This is not generally true. It is perfectly possible to formulate slerp in matrix form that when applied as a transformation is exactly the same as the quaternion formation, and can be implemented much cheaper than conversion to quaternion, slerping, and conversion back (assuming your native representation is matrix, not quaternion).

Having said that, if one is just looking for code/algorithm to slerp, you're much more likely to find it implemented in terms of quaternions than matrices (because (a) they're trendy and (b) they're more useful in heirachical systems where you spend more time applying transformations to transformations than to vectors....)

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haegarr    7372
@MrRowl: Yes, it is possible to do slerp in matrix representation, and I said it already in my original posting.

However, the matrix representation of rotation uses 9 scalars in a 3x3 orthogonal matrix form, while the quaternion uses 4 scalars. The computational effort at least comes into play if after some calculation steps the rotation numbers becomes to come incorrect due to numerical issues. As the internet mentions this happens earlier to matrices than to quaternions. Moreover, to normalize the matrix one has to do things like Gram-Schmitt orthogonalization, and that are definitely costs higher than those of normalizing quaternions.

And sure, I assumed that the samples are already given in quaternion, saving the costs for matrix->quat conversion. It is also true that applying a quaternion to a vector is more costly than applying a matrix. That is why I've said that conversion costs quat->matrix are to be considered. However, if the count of vectors is high enough the conversion costs are neglectible.

In fact, what representation to use is a decision each programmer has to made itself. But I would not say I use it because "they are trendy". _IMO_, in an overall view (e.g. memory footprint especially for particles, FK due to scene graph, IK, physics, interpolation) the quaternions are superior, although they inject some kind of inhomogenity (w.r.t other affine transformations, which are all expressed by matrices directly).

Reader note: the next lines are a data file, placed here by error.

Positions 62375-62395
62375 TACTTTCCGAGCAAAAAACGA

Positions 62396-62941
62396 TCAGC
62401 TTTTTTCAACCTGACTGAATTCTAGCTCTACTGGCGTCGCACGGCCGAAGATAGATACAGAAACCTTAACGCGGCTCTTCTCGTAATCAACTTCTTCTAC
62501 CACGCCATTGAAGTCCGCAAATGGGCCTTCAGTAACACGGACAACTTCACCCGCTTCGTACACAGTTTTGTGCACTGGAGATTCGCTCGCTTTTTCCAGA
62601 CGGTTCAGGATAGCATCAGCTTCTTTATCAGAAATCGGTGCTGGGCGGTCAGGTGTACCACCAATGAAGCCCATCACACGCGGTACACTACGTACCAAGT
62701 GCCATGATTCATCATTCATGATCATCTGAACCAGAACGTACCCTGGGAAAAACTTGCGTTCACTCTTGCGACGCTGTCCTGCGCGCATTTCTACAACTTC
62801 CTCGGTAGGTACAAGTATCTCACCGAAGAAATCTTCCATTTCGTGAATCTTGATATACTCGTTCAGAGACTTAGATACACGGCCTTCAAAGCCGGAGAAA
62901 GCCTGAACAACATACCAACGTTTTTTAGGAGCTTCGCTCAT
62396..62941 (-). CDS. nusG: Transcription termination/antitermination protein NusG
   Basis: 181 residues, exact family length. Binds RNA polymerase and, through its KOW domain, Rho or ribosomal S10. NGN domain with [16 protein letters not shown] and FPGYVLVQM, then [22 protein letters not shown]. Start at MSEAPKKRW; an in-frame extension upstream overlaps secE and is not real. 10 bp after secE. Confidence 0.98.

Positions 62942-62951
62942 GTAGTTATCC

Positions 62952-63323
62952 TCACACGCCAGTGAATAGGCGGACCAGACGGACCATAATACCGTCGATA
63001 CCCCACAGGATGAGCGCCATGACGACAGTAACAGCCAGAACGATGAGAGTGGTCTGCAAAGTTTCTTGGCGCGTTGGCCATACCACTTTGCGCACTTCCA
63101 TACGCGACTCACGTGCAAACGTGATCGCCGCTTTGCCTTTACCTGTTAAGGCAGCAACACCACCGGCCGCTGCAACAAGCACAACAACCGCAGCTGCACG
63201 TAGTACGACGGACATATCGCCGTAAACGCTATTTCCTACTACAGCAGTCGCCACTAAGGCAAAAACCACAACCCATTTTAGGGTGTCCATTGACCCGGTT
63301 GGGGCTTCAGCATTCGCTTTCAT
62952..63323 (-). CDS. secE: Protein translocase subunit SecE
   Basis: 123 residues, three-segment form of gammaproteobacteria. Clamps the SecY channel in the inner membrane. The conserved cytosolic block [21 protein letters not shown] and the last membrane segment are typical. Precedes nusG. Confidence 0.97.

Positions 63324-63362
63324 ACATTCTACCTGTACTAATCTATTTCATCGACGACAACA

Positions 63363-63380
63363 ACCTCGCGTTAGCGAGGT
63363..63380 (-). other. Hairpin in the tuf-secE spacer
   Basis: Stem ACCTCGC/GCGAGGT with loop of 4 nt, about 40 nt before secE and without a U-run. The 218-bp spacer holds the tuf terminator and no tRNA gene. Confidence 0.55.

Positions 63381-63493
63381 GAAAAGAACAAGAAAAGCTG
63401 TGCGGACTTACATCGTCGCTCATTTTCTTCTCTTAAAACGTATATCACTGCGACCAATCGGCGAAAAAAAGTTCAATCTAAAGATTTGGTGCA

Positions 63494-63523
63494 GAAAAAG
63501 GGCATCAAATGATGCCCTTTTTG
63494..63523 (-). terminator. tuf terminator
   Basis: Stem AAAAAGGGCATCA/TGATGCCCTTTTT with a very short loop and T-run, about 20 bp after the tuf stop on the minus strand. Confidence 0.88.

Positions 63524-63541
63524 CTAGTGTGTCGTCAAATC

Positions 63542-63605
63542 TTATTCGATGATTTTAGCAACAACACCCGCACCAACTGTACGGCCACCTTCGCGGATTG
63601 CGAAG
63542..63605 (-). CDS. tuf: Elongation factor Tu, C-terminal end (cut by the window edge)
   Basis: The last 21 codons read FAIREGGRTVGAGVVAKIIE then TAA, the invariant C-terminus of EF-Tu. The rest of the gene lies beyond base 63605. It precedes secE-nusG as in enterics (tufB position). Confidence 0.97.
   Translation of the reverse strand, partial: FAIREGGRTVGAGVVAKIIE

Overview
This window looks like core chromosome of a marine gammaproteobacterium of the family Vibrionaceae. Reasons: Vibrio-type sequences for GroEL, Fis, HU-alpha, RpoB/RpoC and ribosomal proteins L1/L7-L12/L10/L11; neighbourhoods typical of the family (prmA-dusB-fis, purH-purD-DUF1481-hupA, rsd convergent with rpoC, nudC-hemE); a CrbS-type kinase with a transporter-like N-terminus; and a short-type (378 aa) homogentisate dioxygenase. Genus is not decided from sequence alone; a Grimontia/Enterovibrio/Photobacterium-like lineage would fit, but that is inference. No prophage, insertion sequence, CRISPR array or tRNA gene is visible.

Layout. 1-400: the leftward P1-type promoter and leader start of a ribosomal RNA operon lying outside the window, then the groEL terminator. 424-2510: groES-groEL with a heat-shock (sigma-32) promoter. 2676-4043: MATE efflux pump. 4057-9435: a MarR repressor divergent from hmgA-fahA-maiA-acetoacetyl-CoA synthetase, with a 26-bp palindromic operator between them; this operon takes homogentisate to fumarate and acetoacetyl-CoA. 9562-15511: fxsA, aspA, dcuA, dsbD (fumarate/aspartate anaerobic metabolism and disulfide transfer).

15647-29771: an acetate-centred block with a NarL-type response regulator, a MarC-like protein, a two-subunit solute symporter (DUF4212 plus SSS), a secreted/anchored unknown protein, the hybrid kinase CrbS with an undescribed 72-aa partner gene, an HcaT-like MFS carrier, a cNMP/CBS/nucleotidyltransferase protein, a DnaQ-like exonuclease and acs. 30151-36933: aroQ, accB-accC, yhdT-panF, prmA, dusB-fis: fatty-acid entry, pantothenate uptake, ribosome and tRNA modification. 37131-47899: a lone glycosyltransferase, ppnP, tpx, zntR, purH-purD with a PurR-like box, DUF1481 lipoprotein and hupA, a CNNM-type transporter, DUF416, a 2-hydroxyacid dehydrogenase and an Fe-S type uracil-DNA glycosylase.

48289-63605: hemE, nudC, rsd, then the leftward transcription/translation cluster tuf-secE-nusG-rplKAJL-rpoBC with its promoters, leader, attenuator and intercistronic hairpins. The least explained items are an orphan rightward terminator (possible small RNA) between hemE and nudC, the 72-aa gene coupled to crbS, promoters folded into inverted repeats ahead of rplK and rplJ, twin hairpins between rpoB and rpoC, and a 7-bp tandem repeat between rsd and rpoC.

For a small simple app it doesn't play such a role. However, LeChuckIsBack wanted to know about quaternion and interpolation. I mean we've given him something to think about ;-)

[Edited by - haegarr on October 21, 2005 5:06:04 AM]

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Hey, thanks for the theory! - you kind of overloaded me :O

But could you please give me a practical example? Let's say I have a starting matrix A and an ending matrix B. How can I smoothly rotate from A to B in, let's say, 10 steps (for example, if I have to rotate slow and nice a turret toward its target)?
// let's suppose rotation it's done in origin:    |a b c 0|          |k l m 0|A = |d e f 0|  to  B = |n o p 0|    |g h i 0|          |q r s 0|    |0 0 0 1|          |0 0 0 1|//// and what if the objects need also to translate (like a// airplane doing some acrobatic things)?    |a b c 0|          |k l m 0|A = |d e f 0|  to  B = |n o p 0|    |g h i 0|          |q r s 0|    |x y z 1|          |X Y Z 1|// where x,y,z != X,Y,Z, ofcourse

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MrRowl    2490
Useful paper here

It's actually quite practical :) Also, it talks about incremental interpolation (i.e. your 10 steps), which will probably have a different optimal solution than just a single one-off interpolation.

When interpolating a transformation containing translation and rotation just separate out the two parts and interpolate them separately.

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haegarr    7372
For interpolating rotation: Have you yet decided whether to use matrices or quaternions? The load of theory was though of giving you a decision help ;-)

For interploating translation: Also here you first have to decide "how smooth" your interpolation should look like. The fastest, simplest, and unpleasing way is straight linear interpolation (it is unpleasing since it will show sudden movement changes at the sample points). So normally one uses a degree 3 polynonial to compute the blending factors for 4 samples. However, even than you have to decide the method how to compute them: By Bezier-Spline, NURBS, ...

Of course, I can write down general formulas here. It _is_ inherently complex if I explain this stuff for general cases, so I think if you don't want to read all this theoretical stuff you have to decide first what you want.

[EDIT: Ah, MrRowl has found a suitable paper. I think that is the best way ...]

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Well, since DirectX is based on matrices, I will have to choose them... I've printed MrRowl's useful paper and I think that the matrix multiplication is the best solution:

// a few initializations at start - very unexpensive
M1 = quattomat(q1);
Ma = quattomat(q1 * cos(kt) plus qo * sin(kt));
M = inv(M1) * Ma;
Q = M1;

// and the big cycle - in fact, i will not use that Q = Q * M in a FOR sequence,
// but once per frame. So I will get:
// number_of_objects_to_animate * just_a_matrix_multiplication / frame
// which i think is almost perfect :)

for n = 2 : k plus 1
Q = Q * M;
end

Do you think I could get better then that?
(sorry about the "plus" thing, don't remeber how to display it in HTML...)